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  1. #1
    Join Date
    Sep 2002

    Unanswered: ODBC-Aufruf fehlgeschlagen.

    Hello all,

    all users get this message when they try to connect and work with the Database which is based on Informix (in german).

    ODBC-Aufruf fehlgeschlagen.
    (3146) [Informix][Informix ODBC Driver][Informix]Not in transaction. (-255) ODBC commit work".

    Its Informix 3.34 32 bit ODBC-Driver and an INFORMIX Client-SDK 2.70.

    The users don't begin a transaction, so I don't understand the fault.

    Does anybody else do?

    Thank you,


  2. #2
    Join Date
    Aug 2002
    I think this error occurs exactly because no begin work statement was set.
    the users want to commit a transaction that is not there.

    finderr -255

    Not in transaction.

    The database server cannot execute this COMMIT WORK or ROLLBACK WORK statement because no BEGIN WORK was executed to start a transaction. Because no transaction was started, you cannot end one. Any database modifications that were made are now permanent; they cannot be rolled back but do not need to be committed. Review the sequence of SQL statements to see where the transaction should have started.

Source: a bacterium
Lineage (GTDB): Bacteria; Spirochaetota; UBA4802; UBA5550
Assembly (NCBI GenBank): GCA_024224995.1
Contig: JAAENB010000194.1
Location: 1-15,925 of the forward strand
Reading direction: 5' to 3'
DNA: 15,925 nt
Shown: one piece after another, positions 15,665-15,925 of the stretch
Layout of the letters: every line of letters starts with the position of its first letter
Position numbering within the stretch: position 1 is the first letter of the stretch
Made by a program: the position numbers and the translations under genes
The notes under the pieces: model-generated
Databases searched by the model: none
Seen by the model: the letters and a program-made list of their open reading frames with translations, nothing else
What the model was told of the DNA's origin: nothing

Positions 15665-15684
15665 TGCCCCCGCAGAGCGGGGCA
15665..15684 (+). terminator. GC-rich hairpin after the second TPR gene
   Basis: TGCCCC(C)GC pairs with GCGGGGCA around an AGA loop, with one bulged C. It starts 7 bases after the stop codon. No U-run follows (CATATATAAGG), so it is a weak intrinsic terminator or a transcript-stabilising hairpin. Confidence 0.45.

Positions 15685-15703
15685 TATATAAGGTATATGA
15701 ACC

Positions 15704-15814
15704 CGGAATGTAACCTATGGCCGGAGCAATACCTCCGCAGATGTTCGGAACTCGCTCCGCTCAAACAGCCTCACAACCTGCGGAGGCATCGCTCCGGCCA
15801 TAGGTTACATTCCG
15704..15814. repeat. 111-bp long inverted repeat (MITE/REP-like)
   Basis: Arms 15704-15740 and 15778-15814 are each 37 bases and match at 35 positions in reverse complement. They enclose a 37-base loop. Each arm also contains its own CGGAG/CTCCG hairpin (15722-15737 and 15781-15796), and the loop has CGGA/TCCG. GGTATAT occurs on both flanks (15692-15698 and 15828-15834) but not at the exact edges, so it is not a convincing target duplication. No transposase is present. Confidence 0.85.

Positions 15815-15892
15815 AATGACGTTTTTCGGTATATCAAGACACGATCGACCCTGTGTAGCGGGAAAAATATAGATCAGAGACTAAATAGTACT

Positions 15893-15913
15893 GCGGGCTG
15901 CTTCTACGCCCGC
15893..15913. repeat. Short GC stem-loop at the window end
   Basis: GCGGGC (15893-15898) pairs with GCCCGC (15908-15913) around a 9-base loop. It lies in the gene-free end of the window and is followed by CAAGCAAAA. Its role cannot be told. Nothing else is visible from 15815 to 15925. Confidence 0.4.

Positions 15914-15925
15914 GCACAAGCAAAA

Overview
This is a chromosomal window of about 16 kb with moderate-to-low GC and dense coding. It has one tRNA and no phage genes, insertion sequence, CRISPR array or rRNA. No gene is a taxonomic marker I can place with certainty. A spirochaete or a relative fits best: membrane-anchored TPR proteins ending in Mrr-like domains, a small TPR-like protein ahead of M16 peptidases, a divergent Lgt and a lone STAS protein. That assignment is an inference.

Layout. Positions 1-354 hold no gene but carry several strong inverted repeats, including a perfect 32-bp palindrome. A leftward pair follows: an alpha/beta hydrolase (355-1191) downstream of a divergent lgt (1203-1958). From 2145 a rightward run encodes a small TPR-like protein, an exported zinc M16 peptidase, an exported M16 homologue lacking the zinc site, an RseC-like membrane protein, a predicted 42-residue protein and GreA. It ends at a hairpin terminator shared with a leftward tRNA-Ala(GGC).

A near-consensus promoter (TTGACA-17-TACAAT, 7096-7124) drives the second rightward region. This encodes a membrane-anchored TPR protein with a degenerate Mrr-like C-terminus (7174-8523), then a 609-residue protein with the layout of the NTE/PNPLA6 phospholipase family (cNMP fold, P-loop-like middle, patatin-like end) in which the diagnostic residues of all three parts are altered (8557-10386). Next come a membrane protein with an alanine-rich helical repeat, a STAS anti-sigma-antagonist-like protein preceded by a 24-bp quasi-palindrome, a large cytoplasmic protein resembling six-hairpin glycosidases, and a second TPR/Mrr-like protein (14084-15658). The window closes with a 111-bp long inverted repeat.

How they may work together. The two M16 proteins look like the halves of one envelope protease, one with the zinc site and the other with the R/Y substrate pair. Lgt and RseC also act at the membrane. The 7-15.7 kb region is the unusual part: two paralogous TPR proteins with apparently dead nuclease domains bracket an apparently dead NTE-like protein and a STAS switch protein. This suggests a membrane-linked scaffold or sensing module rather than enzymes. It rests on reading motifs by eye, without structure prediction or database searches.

This error can occur when you open a cursor for update and have not started a transaction yet.

  3. #3
    Join Date
    Dec 2002
    Portland, OR, USA

    More info might help


    I don't know if you are still struggling with this problem or resolved it already, but which OS are you running on, and do you have any other SDK's in the mix?

    We were experiencing odd transaction boundary behavior, using Informix SE 7.25 and Client SDK 2.80 (includes ODBC 3.8) on Red Hat Linux 7.3 (gcc 2.96). The C++ application maintains one or more continuous connections to the DB through a RogueWave SourcePro layer, and it turns out that the database was interpeting the connection as a single transaction! (I am not sure why- this might make sense to somebody, but I still think it's stupid, not that I have an opinion on the subject...) So whenever we hit something that triggered a ROLLBACK, it would take out all the work since the app made the connection.

    And when we tried to use "BEGIN WORK/END WORK" statements, we would get "Already in a transaction" error responses.

    We ended up forcing explicit COMMIT and ROLLBACK statements, trapping for the existing transaction scenario and giving it a COMMIT before explicitly strating our own new one. Not elegant, but at least it seized control back from the black box middle layers. Needless to say, this behavior of the SDK and/or Rogue Wave tool is not well documented or explained anywhere...

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